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$10,000 Invested in These Growth Stocks Could Make You a Fortune Over the Next 10 Years


Some high-quality growth stocks are too cheap to ignore following this year’s bear market. Valuations are at the cheapest level in years, creating opportunities for great long-term returns. These two growth stocks have enormous potential as leaders in exciting industries, and investors should consider adding them to their portfolio.

1. Splunk

Splunk (NASDAQ: SPLK) is a leader in the digital security analytics industry. Sitting at the intersection of data analytics and cybersecurity, Splunk helps organizations monitor their software operations more efficiently and effectively.

Splunk stock took a beating over the past year, as investors fled from growth stocks with aggressive valuations. Its price-to-sales ratio dropped from around 15 to its current level around 4. That makes it more attractively valued than Alphabet, Apple, and Microsoft.

SPLK PS Ratio Chart

SPLK PS Ratio data by YCharts.

Of course, Splunk is far less established than those tech giants, which makes it somewhat less stable. However, stability is often a trade-off with growth potential. Smaller companies usually haven’t reached addressable market saturation. They can still drive major revenue increases by layering in new features to upsell existing customers. That’s exactly the case with Splunk — it’s trading at a discount to some of the high-profile tech stocks, but it has superior growth prospects.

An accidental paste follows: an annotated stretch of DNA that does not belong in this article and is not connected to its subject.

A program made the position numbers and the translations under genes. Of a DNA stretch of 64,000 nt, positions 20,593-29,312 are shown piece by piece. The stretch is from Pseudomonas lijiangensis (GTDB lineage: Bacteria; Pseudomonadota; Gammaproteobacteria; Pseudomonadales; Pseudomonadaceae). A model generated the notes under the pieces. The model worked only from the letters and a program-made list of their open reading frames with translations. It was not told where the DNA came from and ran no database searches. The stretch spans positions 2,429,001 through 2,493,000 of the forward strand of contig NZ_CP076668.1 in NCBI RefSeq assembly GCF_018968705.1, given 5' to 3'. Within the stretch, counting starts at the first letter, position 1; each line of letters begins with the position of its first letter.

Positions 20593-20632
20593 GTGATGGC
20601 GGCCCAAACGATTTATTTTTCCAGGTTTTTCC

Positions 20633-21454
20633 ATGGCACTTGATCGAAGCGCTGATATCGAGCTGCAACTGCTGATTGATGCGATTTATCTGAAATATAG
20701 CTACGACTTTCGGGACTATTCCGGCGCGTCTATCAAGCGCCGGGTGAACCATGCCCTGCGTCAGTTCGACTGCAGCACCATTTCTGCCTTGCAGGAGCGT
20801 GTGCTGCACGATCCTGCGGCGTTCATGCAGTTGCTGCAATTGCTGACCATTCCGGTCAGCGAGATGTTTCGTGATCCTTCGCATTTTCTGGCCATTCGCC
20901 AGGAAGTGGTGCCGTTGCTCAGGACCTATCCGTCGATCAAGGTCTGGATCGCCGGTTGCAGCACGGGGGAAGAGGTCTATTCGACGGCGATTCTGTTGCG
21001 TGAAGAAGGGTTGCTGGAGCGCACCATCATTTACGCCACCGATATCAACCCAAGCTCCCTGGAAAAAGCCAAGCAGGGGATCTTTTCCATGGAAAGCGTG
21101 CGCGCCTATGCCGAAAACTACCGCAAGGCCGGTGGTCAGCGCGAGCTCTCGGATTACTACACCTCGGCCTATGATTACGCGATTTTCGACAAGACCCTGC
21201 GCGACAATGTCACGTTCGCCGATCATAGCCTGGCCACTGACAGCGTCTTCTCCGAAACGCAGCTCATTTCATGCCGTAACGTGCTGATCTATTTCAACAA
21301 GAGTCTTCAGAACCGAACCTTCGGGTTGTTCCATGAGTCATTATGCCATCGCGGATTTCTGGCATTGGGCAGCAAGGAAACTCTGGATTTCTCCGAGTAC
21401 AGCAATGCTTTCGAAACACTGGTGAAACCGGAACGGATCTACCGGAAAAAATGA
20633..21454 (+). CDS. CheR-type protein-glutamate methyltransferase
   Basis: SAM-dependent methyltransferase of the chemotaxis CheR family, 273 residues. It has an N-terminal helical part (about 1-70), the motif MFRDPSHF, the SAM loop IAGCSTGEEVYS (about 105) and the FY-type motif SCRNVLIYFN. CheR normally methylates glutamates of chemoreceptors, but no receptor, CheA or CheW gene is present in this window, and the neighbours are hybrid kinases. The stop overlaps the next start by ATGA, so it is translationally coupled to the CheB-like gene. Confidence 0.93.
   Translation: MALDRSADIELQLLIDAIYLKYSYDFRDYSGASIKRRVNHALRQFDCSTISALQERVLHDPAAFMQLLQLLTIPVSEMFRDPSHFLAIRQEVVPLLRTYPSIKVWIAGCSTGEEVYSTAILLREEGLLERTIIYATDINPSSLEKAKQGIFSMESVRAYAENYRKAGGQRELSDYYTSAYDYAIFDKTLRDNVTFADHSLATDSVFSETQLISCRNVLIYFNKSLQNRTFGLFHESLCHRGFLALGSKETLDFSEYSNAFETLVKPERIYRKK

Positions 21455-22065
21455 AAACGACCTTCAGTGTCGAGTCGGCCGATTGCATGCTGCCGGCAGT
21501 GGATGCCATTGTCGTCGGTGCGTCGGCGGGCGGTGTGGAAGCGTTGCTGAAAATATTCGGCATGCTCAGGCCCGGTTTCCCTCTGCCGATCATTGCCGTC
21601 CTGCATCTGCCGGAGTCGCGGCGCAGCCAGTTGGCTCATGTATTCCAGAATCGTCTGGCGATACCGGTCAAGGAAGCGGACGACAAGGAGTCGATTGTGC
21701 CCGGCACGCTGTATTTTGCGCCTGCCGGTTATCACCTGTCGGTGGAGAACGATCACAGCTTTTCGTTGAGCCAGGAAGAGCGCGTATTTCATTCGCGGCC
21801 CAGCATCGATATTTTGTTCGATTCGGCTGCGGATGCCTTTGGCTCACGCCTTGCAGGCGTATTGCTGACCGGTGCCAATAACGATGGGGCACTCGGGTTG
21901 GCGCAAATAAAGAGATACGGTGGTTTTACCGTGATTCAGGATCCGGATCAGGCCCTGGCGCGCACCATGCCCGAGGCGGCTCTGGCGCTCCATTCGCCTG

Despite slowing down slightly in recent quarters, Splunk still reported 32% sales growth in its most recent earnings release. Its cloud services segment, which has become the largest contributor to overall revenue, expanded roughly 60% in the second fiscal quarter. Splunk’s fastest-growing business unit is becoming the largest, which bodes well for sustained growth.

Happy person in a conference room, with arms spread wide and cash falling through the air.

Image source: Getty Images.

Even better, this isn’t a fledgling, cash-burning business. Splunk boasts over 700 customers with contracts of at least $1 million annually. It’s forecasting net profits for the full year, and its producing hundreds of millions in free cash flow. Splunk’s profit margins are relatively narrow as it invests for ongoing growth, but it’s somewhat rare to find a profitable company that’s expanding faster than 30% — especially in the current macroeconomic environment.

The company also sports a stellar 129% net dollar retention rate, meaning that it keeps its customers and expands those relationships. That’s evidence of a strong product suite, a quality account management strategy, and satisfied customers. These are all important indicators of an economic moat, which is a necessary part of long-term success.

Investors can buy Splunk shares at a forward price-to-earnings ratio of 37.6, which will seem awfully cheap if the business continues along this path for the next decade.

2. Shockwave Medical